My cabdriver to the courthouse on this June morning, Roy, asks if I can give him "a little shine" by mentioning him here. Roy is a big fan of Bill Cosby.
"Do you think he did it?" Roy asks, and I say I don't know. We're late, I'm tired, I don't feel like having the same conversation over and over.
The night before, heading back from the Montgomery County Courthouse in Norristown, Pennsylvania, to my hotel one town over, my cabdriver announced, "The only thing is, why did they wait until now?" I was too tired to answer then, but at this point, with Roy, we're yoked. I'm invested. We're in this thing — the fifteen-minute drive — together. Roy has the same suspicions as last night's driver, and most radio commentators, too.
"Man, they wait until Bill gets all old and then start saying all this shit about him. My thing is, why did they wait so long? Why is it coming out now?"
"Because the powers that be didn't want it to come out."
"Who would believe those women? We barely believe them now, right, so who would believe them then?"
"All these women talking about he gave them a pill … Bill, man, it's too many people saying you did it."
"That's what I'm saying."
"I should say he gave me a pill, get some of that money. 'Well, he put a pill in my Jell-O pudding, and next thing I know I was fast asleep.'"
It takes me a minute to realize Roy is trying to make me laugh. Roy laughs.
"I don't think it's that simple. It seems pretty tough to make a case, actually."
In the case of Commonwealth v. William Henry Cosby, Jr., concerning the sexual assault of Andrea Constand, the defense has motioned that Ms. Constand and any other complainants not be referred to as "victims." Before I even get to the trial, I am feeling horrible about being a woman, as usual. How I must see myself through the eyes of men, anxious about the preferred way to look and be. I always see myself in contrast with white women, a holdover instinct from my suburban upbringing. Emily and Amanda and Rachel are preferred, their mild opinions and floral skirts, their lilting giggles, the way they tuck oak-brown hair behind their ears.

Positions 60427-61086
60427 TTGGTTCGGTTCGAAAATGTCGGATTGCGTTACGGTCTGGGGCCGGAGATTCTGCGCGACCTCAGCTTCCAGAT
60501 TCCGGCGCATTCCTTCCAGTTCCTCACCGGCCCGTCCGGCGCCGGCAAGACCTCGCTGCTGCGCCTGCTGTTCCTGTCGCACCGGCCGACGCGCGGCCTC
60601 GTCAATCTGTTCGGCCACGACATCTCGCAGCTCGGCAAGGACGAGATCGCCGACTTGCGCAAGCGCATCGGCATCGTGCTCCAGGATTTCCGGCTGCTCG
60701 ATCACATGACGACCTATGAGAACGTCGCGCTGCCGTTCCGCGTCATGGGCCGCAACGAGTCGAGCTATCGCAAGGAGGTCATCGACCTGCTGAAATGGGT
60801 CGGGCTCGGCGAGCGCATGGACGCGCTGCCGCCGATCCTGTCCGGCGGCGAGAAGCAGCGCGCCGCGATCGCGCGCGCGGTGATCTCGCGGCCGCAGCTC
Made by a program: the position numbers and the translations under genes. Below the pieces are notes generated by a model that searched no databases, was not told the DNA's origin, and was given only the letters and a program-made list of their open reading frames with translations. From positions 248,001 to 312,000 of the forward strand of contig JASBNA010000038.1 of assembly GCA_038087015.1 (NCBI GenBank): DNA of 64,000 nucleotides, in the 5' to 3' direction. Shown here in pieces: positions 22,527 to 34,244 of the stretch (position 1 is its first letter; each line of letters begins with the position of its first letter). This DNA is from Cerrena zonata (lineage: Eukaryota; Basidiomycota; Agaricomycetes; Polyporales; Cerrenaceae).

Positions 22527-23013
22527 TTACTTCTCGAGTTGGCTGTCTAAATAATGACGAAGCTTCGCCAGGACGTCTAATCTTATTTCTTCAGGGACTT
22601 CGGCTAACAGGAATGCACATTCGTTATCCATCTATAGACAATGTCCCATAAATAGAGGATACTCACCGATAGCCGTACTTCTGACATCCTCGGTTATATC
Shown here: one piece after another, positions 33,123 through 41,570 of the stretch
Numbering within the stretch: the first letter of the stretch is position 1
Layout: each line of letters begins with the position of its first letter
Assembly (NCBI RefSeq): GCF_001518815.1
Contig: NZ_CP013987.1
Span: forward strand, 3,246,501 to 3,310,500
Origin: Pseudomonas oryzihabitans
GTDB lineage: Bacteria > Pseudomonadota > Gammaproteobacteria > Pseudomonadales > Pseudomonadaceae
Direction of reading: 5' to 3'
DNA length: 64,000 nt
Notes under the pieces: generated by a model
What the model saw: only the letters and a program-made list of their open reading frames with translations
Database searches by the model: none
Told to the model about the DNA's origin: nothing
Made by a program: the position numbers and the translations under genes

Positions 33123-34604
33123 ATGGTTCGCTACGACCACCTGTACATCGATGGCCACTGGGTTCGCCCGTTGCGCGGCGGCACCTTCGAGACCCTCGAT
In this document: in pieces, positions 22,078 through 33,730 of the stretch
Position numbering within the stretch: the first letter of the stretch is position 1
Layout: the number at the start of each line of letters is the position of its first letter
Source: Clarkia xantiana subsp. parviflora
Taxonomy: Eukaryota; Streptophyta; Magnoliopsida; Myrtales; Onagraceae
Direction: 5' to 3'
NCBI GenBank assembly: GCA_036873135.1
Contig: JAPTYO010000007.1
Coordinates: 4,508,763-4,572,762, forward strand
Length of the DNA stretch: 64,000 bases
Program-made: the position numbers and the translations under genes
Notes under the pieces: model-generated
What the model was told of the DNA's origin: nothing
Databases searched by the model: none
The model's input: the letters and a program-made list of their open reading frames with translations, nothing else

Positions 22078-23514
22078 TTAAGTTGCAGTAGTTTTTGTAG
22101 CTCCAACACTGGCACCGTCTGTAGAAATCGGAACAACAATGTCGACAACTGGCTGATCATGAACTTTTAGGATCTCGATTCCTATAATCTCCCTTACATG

I am not preferred. I will do in a pinch. Good Enough.
A trio of white women reporters seated near me (seersucker, wedding rings, ballet flats) are making small talk, reminiscing about covering the Dylann Roof trial. So horrible, in contrast with how truly good the victims were. So forgiving, exceptional people. They weren't asking for it.
When it comes to violence, it doesn't matter whose hair is thin. I'm one of maybe three black women in the overflow courtroom they've designated for the press, which means I'm one of three women wrestling with that familiar triple-consciousness chicken-or-egg. Am I black today, or a woman? Which injustices should I fight first?
Before the trial even began, I texted a friend, "Can't we burn the men and keep the culture?"
For some reason, lately, I've been compelled to explore why I think what I think is funny, why I often use humor to talk about my darkest aches and the country's most egregious defects. I've been reading about the history of black comedy, listening to Richard Pryor vinyls, revisiting Dick Gregory's shtick and The Flip Wilson Show. It would be impossible to discuss the rise of black comedy within a newly integrated America without including Bill Cosby's legacy. And it would be impossible to discuss the "color-blind" ideology and respectability politics of the '90s — the kind that raised me to defer to and mimic Amanda in her floral skirt — without invoking The Cosby Show as the vision board for Wholesome Blacks. Forget the Jeffersons' wide-eyed "movin' on up"; these Negroes were up, man. Sky-high and sitting comfortably, almost unrecognizable in their ease and achievement.